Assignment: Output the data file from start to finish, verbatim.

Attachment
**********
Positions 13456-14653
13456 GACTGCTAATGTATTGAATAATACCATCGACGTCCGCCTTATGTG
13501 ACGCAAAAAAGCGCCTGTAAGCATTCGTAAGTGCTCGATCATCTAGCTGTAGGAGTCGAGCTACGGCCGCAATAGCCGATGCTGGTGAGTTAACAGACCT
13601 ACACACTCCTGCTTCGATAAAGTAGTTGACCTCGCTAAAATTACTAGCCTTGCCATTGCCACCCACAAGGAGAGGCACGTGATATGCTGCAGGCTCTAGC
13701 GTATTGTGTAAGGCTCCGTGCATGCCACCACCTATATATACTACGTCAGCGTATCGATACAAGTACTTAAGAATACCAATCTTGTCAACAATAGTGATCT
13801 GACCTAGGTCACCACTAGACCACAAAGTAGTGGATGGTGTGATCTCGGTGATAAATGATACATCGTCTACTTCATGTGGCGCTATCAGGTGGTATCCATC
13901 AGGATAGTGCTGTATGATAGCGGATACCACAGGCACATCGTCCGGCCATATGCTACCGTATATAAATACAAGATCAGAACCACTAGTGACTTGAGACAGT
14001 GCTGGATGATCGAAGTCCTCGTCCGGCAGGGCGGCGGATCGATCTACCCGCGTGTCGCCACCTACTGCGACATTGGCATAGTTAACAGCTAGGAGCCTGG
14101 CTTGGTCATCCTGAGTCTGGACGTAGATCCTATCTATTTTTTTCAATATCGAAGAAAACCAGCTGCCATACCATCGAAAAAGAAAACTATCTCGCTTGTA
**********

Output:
Positions 13456-14653
13456 GACTGCTAATGTATTGAATAATACCATCGACGTCCGCCTTATGTG
13501 ACGCAAAAAAGCGCCTGTAAGCATTCGTAAGTGCTCGATCATCTAGCTGTAGGAGTCGAGCTACGGCCGCAATAGCCGATGCTGGTGAGTTAACAGACCT
13601 ACACACTCCTGCTTCGATAAAGTAGTTGACCTCGCTAAAATTACTAGCCTTGCCATTGCCACCCACAAGGAGAGGCACGTGATATGCTGCAGGCTCTAGC
13701 GTATTGTGTAAGGCTCCGTGCATGCCACCACCTATATATACTACGTCAGCGTATCGATACAAGTACTTAAGAATACCAATCTTGTCAACAATAGTGATCT
13801 GACCTAGGTCACCACTAGACCACAAAGTAGTGGATGGTGTGATCTCGGTGATAAATGATACATCGTCTACTTCATGTGGCGCTATCAGGTGGTATCCATC
13901 AGGATAGTGCTGTATGATAGCGGATACCACAGGCACATCGTCCGGCCATATGCTACCGTATATAAATACAAGATCAGAACCACTAGTGACTTGAGACAGT
14001 GCTGGATGATCGAAGTCCTCGTCCGGCAGGGCGGCGGATCGATCTACCCGCGTGTCGCCACCTACTGCGACATTGGCATAGTTAACAGCTAGGAGCCTGG
14101 CTTGGTCATCCTGAGTCTGGACGTAGATCCTATCTATTTTTTTCAATATCGAAGAAAACCAGCTGCCATACCATCGAAAAAGAAAACTATCTCGCTTGTA